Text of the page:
• Both trans fat and saturated fat impart good textures, such as flaky pastry and crispy deep fried foods, although trans fats generally do a more effective job of this.

  • Both trans fat and saturated fat enables food to be cooked at high temperatures, without the oil turning rancid.

    Note, however, that trans fats are made from vegetable oils that have already turned rancid to begin with. It is only after the unnatural processing – at high temperature, high pressure and with the addition of toxic catalysts – that such oils can withstand high temperatures. In their natural state, the vegetable oils that go into making margarine, vegetable shortening etc, turn rancid at relatively low temperatures.

  • Saturated fats give food a relatively long shelf life, but trans fats give them a super long shelf life.

    To prove this point, nutritionist Bonnie Minsky carries around and shows a cup cake – made with trans fats – that is 25 years old. It lasted even longer than the plastic packaging!

    Minsky had bought the cake in 1981 and “let it sit for a few months” to see what would happen. Well, it is no longer sitting around, but travelling around with her, after more than 25 years!

It is clear, then, that trans fat and saturated fat are different, often opposite, in many ways.

The one similarity is that both have been associated with heart disease. Still, there is an important difference here.

Saturated fats are only believed to cause heart disease. They did not cause heart disease in the thousands and millions of years that humans have been taking them, since heart disease became prevalent only in recent decades.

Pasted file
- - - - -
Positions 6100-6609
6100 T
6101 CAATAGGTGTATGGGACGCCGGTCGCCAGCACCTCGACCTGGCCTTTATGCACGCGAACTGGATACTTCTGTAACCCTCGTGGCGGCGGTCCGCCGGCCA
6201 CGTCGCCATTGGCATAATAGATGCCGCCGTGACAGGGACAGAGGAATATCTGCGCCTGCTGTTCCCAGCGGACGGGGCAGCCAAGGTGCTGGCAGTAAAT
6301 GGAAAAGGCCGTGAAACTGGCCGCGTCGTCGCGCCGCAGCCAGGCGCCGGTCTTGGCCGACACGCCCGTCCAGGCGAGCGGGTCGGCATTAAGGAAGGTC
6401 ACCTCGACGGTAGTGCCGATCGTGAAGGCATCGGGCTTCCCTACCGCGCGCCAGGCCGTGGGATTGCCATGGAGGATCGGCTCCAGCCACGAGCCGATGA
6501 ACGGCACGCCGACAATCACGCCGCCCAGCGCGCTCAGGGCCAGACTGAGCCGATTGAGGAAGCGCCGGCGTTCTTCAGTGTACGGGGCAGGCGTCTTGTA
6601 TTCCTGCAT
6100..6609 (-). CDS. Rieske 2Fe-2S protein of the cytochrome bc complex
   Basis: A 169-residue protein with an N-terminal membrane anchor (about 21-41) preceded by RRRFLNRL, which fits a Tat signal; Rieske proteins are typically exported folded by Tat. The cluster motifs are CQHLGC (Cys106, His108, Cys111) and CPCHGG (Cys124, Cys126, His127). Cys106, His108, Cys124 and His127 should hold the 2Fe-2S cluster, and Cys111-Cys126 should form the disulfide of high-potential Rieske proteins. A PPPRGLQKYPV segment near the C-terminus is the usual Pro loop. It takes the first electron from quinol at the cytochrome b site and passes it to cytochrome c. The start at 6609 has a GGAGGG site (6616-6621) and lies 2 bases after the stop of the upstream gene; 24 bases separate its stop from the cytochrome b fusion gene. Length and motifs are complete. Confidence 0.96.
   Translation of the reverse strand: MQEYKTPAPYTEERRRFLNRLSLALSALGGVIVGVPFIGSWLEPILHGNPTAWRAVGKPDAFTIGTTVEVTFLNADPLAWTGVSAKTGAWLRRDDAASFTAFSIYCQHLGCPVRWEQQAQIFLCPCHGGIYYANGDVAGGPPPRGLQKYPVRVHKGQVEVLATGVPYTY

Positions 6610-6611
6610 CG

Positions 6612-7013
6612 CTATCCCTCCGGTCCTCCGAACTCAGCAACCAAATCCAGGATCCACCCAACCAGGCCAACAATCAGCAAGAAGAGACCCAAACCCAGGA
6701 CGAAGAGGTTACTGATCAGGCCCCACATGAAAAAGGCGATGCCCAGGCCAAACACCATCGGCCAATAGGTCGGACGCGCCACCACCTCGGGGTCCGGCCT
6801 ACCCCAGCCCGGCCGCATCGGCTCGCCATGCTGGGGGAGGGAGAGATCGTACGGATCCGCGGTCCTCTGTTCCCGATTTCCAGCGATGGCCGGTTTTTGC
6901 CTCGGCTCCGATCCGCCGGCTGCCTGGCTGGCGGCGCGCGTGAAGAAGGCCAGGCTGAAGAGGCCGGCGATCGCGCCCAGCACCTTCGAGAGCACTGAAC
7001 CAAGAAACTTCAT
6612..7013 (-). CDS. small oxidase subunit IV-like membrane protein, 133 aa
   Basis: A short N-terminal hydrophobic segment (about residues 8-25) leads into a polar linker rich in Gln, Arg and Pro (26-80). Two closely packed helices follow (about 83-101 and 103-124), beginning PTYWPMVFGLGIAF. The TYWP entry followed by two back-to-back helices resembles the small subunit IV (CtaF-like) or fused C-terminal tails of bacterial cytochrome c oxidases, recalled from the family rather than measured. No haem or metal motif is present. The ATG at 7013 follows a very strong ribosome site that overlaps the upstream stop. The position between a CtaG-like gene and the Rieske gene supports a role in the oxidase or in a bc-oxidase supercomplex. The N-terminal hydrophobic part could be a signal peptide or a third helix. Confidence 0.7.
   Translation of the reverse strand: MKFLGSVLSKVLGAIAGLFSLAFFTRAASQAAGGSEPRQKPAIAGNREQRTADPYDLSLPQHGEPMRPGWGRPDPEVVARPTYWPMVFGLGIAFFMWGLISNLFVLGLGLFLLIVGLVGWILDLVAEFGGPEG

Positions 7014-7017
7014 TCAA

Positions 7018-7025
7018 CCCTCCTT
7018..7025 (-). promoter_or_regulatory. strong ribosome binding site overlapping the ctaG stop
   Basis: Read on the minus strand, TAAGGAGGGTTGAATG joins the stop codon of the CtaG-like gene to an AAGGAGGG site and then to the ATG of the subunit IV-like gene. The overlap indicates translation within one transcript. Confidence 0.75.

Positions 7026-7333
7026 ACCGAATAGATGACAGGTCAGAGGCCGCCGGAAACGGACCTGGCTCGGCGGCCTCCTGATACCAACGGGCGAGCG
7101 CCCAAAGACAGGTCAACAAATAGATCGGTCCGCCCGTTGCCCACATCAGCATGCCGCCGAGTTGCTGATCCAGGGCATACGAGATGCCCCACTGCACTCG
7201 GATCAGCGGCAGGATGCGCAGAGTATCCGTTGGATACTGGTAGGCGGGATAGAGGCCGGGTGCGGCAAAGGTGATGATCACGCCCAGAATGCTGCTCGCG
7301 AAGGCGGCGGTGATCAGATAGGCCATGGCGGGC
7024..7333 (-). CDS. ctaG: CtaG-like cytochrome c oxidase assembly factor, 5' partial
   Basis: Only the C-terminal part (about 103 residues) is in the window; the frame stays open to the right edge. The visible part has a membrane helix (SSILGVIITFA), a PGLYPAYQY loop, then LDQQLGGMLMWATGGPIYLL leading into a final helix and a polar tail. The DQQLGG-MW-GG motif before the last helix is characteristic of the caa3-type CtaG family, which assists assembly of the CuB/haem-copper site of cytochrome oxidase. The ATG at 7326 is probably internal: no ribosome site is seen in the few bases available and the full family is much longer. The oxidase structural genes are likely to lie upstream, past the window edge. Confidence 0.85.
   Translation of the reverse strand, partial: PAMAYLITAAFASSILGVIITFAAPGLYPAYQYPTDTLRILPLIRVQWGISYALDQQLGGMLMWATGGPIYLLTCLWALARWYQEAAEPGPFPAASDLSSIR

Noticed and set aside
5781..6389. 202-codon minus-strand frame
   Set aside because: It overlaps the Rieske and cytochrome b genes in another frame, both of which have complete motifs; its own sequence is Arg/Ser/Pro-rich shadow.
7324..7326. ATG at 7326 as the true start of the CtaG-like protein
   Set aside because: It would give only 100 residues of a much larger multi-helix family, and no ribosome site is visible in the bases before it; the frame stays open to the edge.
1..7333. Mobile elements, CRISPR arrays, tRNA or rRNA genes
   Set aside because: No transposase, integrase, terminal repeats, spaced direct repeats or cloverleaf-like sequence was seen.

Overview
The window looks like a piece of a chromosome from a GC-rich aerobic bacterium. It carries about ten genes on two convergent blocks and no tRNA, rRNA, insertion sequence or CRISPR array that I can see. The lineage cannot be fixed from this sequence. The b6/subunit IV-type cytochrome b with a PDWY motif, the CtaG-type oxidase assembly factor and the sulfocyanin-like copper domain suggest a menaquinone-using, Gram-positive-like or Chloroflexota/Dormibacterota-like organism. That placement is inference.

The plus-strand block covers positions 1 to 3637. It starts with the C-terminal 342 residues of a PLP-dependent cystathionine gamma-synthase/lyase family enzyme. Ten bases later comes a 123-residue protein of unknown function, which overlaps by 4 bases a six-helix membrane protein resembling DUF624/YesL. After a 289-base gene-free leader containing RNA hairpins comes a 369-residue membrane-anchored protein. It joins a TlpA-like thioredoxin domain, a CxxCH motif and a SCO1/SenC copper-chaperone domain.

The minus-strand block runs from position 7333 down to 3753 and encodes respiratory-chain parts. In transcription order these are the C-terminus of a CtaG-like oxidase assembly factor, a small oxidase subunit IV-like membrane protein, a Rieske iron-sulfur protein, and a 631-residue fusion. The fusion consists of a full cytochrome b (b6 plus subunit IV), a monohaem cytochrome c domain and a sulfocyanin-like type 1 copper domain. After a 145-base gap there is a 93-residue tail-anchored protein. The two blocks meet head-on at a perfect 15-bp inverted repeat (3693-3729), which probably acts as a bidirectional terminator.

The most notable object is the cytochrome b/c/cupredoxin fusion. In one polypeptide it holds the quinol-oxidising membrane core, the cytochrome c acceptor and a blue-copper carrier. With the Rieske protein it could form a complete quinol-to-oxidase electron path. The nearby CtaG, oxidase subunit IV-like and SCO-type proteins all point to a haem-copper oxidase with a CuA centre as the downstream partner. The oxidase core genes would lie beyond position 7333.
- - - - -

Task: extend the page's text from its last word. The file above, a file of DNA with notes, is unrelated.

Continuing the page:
In the US, the rate of heart disease began to climb only after the 1920s. In other countries, the rate began to climb as recently as the 1970s,

Recently, when I wrote a commentary in the press suggesting that saturated fats do not cause heart disease, the heads of three national health associations – Singapore Heart Foundation, Singapore National Stroke Association, Singapore Nutrition & Dietetics Association – tried to refute me by pointing out that:

“There is good scientific evidence to show that a diet high in saturated fat, especially among populations in developed countries, is linked to an increased risk of heart disease and stroke.”

I highlighted the phrase “especially among populations in developed countries”. Why should saturated fat cause heart disease and stroke especially among some populations but not in others?

Does this not suggest that saturated fat is not the cause of the problems? Sadly and shockingly, the heads of leading health associations cannot seem to understand this.

But even if one accepts the idea that saturated fats cause heart disease and stroke, there is still a very major difference between trans fat and saturated fat – because trans fat cause heat disease, stroke, obesity, diabetes, cancer and lots more diseases!

The consensus among more enlightened scientists is that trans fats are many times more deadly than saturated fats.

Yet various “experts” continue to argue that they should be considered together!

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May Ling
Macrobiotics & natural health practitioner of Chinese decent. May Ling provides a Yin-Yang perspective to holistic health and natural healing. Contact: